Mother speaks about decision to keep 'ticking time bomb' baby

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PHOENIX, Ariz. - A mother goes against doctor's advice and beats the odds after an unusual pregnancy that, if gone wrong, could have cost them their lives.

Nicolette Soto, 27, found out 20 weeks into her pregnancy that her baby wasn't growing in her womb.

Instead, the embryo that should have been growing in her uterus never got there and planted at the end of her fallopian tube, according to doctors at the Maternal Fetal Medicine Center at Banner Good Samaritan Hospital. It's known as a Cornual Ectopic pregnancy, which is very rare.

Doctors advised Soto to terminate the pregnancy due to the risk, which is normal protocol.

"It went through my mind very little just because I have a son and what if something would have happened, so that was the only thing to make me think - should I risk my life for this life?"

Soto decided to keep the baby, "If I didn't at least try and know what could have happened, I couldn't deal with that."

Soto, who works at Tutor Time, and her boyfriend Victor Perfecto, who works at a pediatricians office, have another son together. They've been trying to get pregnant with this baby since their second son was only 2 and he's 7 years old now.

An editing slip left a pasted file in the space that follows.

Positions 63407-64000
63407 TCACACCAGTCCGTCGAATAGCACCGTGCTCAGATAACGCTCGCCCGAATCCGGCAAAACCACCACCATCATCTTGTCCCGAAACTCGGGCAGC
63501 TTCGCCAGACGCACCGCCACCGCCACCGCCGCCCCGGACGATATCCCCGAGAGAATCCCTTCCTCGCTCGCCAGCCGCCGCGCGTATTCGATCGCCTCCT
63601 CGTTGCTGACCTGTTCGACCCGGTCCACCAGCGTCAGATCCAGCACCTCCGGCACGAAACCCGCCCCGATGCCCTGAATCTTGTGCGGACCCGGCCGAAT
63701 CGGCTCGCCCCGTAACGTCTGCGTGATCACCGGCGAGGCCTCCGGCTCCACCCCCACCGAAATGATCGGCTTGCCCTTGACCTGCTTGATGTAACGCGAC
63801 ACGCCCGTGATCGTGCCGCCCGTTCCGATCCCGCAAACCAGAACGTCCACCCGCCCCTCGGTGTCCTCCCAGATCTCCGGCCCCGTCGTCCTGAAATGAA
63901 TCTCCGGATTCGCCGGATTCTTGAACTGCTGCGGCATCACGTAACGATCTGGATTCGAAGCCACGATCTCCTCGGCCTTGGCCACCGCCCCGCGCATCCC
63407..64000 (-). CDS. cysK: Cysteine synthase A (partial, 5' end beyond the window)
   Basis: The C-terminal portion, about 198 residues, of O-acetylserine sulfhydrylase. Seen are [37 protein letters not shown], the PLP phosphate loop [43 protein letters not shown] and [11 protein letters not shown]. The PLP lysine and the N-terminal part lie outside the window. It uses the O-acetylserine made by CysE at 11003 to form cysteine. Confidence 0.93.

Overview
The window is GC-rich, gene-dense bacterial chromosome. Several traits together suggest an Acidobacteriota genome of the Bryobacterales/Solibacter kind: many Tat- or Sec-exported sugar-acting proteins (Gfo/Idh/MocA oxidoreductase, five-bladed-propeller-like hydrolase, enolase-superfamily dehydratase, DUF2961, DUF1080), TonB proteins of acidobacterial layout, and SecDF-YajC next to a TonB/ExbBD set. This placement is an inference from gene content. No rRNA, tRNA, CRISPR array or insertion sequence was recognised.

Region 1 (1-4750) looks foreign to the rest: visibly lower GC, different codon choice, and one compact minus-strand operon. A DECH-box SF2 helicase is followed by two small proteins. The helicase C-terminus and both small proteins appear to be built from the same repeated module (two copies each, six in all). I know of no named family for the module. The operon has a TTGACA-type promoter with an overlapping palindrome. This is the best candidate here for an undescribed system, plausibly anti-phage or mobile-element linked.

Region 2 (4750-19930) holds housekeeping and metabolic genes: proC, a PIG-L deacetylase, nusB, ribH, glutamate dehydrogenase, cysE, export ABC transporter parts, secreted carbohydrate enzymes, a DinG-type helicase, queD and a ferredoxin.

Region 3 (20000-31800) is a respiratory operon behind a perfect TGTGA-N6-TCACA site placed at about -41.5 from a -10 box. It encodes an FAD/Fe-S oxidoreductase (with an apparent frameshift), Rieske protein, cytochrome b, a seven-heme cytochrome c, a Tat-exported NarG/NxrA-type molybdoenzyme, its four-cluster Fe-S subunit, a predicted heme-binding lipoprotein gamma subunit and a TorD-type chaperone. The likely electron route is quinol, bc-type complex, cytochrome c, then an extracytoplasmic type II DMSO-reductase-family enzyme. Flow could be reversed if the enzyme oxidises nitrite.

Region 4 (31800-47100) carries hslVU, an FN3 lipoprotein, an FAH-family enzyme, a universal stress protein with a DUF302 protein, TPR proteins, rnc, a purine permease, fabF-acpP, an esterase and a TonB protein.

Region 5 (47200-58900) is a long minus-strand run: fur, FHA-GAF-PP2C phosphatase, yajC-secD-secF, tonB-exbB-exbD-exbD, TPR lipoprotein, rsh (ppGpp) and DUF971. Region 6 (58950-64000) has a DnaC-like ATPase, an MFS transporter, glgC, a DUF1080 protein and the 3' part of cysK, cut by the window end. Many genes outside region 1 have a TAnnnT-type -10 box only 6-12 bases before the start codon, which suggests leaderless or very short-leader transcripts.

After Soto decided she would take the risk, the focus then turned to timing, and when doctors should perform the crucial Cesarean section.

If it was too early, the baby wouldn't survive but if it was too late Soto's life would be at risk. 'If any sort of ectopic pregnancy were to rupture, bleeding would occur, significant bleeding and that would result in an emergent surgical situation," said Dr. Rodney Edwards.

Soto recalls, with tears, the night before the scheduled delivery, "It was really scary... just because we didn't know where the baby was and what he was attached to and what could happen."

On Monday morning, 32 weeks into the pregnancy, teams of surgeons were on hand, prepared for a number of complications, but none of them were realized.

"We were really expecting a long extraordinarily complicated surgery. It was sort of like getting ready for a marathon and then it's canceled," said Dr. William Clewell.

The baby was delivered without much complication. Soto and the baby's father named the 2 pound 14 ounce boy Azelan Cruz Perfecto, a name that means strength and courage.

Their newborn is expected to stay in the hospital for a few more weeks so doctors can monitor his weight.